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A state criminal abortion statute that excepts from criminality only a lifesaving procedure on behalf of the mother, without regard to pregnancy stage and without recognition of the other interests involved, is violative of the U.S. Const. amend. XIV. For the stage prior to approximately the end of the first trimester, the abortion decision and its effectuation must be left to the medical judgment of the pregnant woman's attending physician. For the stage subsequent to approximately the end of the first trimester, the state, in promoting its interest in the health of the mother, may, if it chooses, regulate the abortion procedure in ways that are reasonably related to maternal health. For the stage subsequent to viability, the state in promoting its interest in the potentiality of human life may, if it chooses, regulate, and even proscribe, abortion except where it is necessary, in appropriate medical judgment, for the preservation of the life or health of the mother.
A pregnant single woman (Roe) brought an action for declaratory judgment challenging the constitutionality of the Texas criminal abortion laws, which prohibit abortions except on medical advice for the purpose of saving the mother's life. Roe alleged that she was unable to receive a legal abortion because her life was not endangered by her pregnancy. The District Court held that the right to choose whether to have children was protected by the Ninth Amendment, through the Fourteenth Amendment and that the Texas criminal abortion statutes were void because they were unconstitutionally vague and overbroad. All parties took protective appeals to the United States Court of Appeals for the Fifth Circuit, which ordered the appeals be held in abeyance pending decision on the appeal taken by all parties to the United States Supreme Court.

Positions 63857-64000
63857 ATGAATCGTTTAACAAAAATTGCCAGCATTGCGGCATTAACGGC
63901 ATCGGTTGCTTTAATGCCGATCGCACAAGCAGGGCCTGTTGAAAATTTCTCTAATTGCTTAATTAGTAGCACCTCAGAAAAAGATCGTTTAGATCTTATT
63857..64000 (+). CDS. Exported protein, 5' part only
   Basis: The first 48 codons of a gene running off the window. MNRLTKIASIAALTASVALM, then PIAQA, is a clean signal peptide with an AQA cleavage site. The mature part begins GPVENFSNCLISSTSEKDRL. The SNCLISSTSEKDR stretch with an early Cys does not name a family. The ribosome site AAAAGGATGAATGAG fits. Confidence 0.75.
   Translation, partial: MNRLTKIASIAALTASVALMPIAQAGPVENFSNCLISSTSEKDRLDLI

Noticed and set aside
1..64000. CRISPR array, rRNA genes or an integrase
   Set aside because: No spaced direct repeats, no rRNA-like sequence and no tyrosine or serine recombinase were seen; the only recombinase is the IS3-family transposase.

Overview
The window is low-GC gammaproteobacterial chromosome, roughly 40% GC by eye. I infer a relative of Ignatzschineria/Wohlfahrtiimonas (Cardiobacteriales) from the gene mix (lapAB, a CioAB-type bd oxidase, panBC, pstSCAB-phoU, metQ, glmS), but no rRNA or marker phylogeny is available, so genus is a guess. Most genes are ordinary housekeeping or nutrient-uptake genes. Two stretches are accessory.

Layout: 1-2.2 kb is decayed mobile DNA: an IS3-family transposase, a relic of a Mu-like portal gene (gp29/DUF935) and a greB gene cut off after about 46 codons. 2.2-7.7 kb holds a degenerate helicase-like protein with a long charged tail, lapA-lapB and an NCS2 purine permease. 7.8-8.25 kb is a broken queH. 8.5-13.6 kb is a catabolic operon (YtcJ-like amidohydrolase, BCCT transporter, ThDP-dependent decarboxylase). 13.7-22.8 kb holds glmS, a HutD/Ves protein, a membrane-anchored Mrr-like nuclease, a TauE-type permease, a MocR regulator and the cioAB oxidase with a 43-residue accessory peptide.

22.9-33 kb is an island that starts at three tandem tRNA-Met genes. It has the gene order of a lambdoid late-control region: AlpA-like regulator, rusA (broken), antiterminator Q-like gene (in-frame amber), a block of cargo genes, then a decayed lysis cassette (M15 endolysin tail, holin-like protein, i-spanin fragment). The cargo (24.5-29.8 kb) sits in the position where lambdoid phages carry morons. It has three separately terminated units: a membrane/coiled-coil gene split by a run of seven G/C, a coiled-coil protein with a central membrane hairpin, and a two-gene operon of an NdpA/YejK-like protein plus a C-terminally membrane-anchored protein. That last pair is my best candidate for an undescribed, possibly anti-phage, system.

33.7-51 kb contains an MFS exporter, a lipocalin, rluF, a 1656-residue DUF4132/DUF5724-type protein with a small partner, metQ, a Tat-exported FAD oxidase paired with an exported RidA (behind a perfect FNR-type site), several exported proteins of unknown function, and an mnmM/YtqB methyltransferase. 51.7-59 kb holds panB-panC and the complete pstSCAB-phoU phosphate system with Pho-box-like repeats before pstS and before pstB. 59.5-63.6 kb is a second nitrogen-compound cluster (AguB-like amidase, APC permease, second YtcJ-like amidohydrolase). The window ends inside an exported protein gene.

Does the 14th amendment protect a woman’s right to privacy, such that there is a constitutionally protected right to abortion?
The court held that the right to privacy encompasses a woman's decision whether or not to terminate her pregnancy, but a woman's right to terminate her pregnancy is not absolute, and may be limited by the state's legitimate interests in safeguarding the woman's health, in maintaining proper medical standards, and in protecting potential human life. The court set forth the following: prior to the end of the first trimester of pregnancy, the state may not interfere with or regulate an attending physician's decision, reached in consultation with his patient, that the patient's pregnancy should be terminated; from and after the end of the first trimester, and until the point in time when the fetus becomes viable, the state may regulate the abortion procedure only to the extent that such regulation relates to the preservation and protection of maternal health; from and after the point in time when the fetus becomes viable, the state may prohibit abortions altogether, except those necessary to preserve the life or health of the mother, and the state may proscribe the performance of all abortions except those performed by physicians currently licensed by the state.